The Last Meal on the Titanic

From Cooking Monster:

96 years ago, the Titanic was preparing for its maiden voyage. It was on April 14th, 1912, when the last meal was served in the first-class dining room. As we all know, later that night, the ship collided with an iceberg and sank, with the loss of over 1500 lives. Here’s a detailed look at what was on the menu for the first-class passengers.

Atheists to Blame for Christian Fundamentalists


They can’t be real Christians. They must be part of an atheist cabal.

Their goal? To undermine churches. To give religion a black eye. To plant in the minds of the young a twisted and evil view of Christianity.

How else to explain the perverse tactics of the Kansas-based Westboro Baptist Church, whose members travel the country to picket soldiers’ funerals with a message of hate?

I would explain it by saying that when you have mentally unstable people who really believe that unabashedly hateful writings such as Leviticus is divinely inspired all leads to people protesting funerals, cutting off their own hands to microwave, or flying planes into buildings.

(via Pharyngula)

Question of the Day

It’s been a slow link day so I guess it’s a perfect time for a question.

Are you related to anybody famous?

The only famous person that I know I’m related to is FDR and my relation to him is through the Delano family, not the Roosevelts. Wikipedia has an entry on the Delano family that adds a little more insight to their roots:

The progenitor of the Delano family in the Americas was Philippe de la Noye [1]whose family name was anglicized to Delano and who became the first Huguenot to land in the New World. [1] The 19-year-old Pilgrim of descent from French-speaking Flanders, arrived at Plymouth, Massachusetts on November 9, 1621 on the second Pilgrim ship, Fortune. His descendants include Philip Delano Jr. Frederic Adrian Delano, Jonathan Delano and Franklin Delano Roosevelt, Laura Ingalls Wilder, Robert Redford, Captain Paul Delano, and Alan B. Shepard.

I never thought about using Wikipedia as a genealogy resource but genealogy doesn’t really interest me. I don’t really care too much about where I came from but put more stock in where I am going. Which is nowhere at the moment.

How blind children learn the verb ‘see’


See is one of the most common words in English. For instance, while time, the most common English noun, gets 3,550,000,000 Google hits, see gets a very respectable 2,980,000,000. This compares well with talk (711,000,000) and eat (253,000,000). This means that blind children can’t really avoid the verb altogether. In fact, look and see are among the very first verbs that blind children learn, just like sighted children.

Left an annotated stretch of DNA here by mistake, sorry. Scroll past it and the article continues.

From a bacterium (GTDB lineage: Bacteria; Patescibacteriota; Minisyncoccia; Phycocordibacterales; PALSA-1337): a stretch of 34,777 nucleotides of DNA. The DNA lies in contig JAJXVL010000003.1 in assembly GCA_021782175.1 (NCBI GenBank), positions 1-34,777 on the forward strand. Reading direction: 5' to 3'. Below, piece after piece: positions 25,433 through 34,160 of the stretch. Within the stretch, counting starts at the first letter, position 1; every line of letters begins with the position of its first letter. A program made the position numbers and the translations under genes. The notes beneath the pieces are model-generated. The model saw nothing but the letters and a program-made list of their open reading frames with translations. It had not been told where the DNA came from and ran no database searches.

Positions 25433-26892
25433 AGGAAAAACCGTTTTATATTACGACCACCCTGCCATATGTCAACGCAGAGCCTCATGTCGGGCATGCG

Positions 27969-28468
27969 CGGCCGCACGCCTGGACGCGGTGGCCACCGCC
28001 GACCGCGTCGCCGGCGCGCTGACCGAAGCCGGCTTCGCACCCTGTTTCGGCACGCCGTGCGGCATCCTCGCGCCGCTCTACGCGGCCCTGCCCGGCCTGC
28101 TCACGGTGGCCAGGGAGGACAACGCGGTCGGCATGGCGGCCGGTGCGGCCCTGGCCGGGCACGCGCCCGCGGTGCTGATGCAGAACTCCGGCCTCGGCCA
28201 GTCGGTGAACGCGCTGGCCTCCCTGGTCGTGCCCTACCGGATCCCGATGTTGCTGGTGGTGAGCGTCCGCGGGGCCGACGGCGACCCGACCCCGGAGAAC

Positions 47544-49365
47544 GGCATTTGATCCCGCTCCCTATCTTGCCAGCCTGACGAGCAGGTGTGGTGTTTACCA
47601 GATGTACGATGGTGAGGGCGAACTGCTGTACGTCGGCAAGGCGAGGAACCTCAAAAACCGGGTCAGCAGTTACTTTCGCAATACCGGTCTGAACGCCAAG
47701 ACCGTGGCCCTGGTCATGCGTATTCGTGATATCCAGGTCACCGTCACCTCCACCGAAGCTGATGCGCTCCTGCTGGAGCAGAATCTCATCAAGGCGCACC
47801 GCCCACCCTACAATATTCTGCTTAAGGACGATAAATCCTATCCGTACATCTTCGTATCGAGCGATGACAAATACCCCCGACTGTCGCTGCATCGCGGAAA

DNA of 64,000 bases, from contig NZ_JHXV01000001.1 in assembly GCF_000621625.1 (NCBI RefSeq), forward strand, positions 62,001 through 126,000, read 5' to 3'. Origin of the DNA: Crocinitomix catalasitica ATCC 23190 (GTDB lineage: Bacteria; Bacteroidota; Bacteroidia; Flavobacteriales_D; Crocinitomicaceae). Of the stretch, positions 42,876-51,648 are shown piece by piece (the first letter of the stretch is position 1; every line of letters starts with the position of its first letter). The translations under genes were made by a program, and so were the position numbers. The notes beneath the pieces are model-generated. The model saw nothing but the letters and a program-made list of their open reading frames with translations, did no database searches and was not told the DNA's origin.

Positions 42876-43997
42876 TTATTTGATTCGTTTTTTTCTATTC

So what do they think it means?

I probably can’t answer the question completely, but here are some relevant research results:

When a sighted 3-year-old is asked to “look up,” he will tilt their heads upwards, even if they are blindfolded. A blind 3-year-old raises her hands instead.

If told “You can touch that table, but don’t look at it,” the blind 3-year-old will lightly touch the table. If you later tell her she cal look at the table, she may explore all the surfaces of the table with her hands.

Daily Dose of Ingersoll


I want you to know that according to this creed the men who
founded this great and splendid Government are in hell to-night.
Most of the men who fought in the Revolutionary war, and wrested
from the clutch of Great Britain this continent, have been rewarded
by the eternal wrath of God. Thousands of the old Revolutionary
soldiers are in torment tonight. Let the preachers have the courage
to say so. The men who fought in 1812, and gave to the United
States the freedom of the seas, have nearly all been damned.
Thousands of heroes who served our country in the Civil war,
hundreds who starved in prisons, are now in the dungeons of God,
compared with which, Andersonville was Paradise. The greatest of
heroes are there; the greatest of poets, the greatest scientists,
the men who have made the world beautiful — they are all among the
damned if this creed is true.

Humboldt, who shed light, and who added to the intellectual
wealth of mankind; Goethe, and Schiller, and Lessing, who almost
created the German language — all gone — all suffering the wrath
of God tonight, and every time an angel thinks of one of those men
he gives his harp an extra twang. Laplace, who read the heavens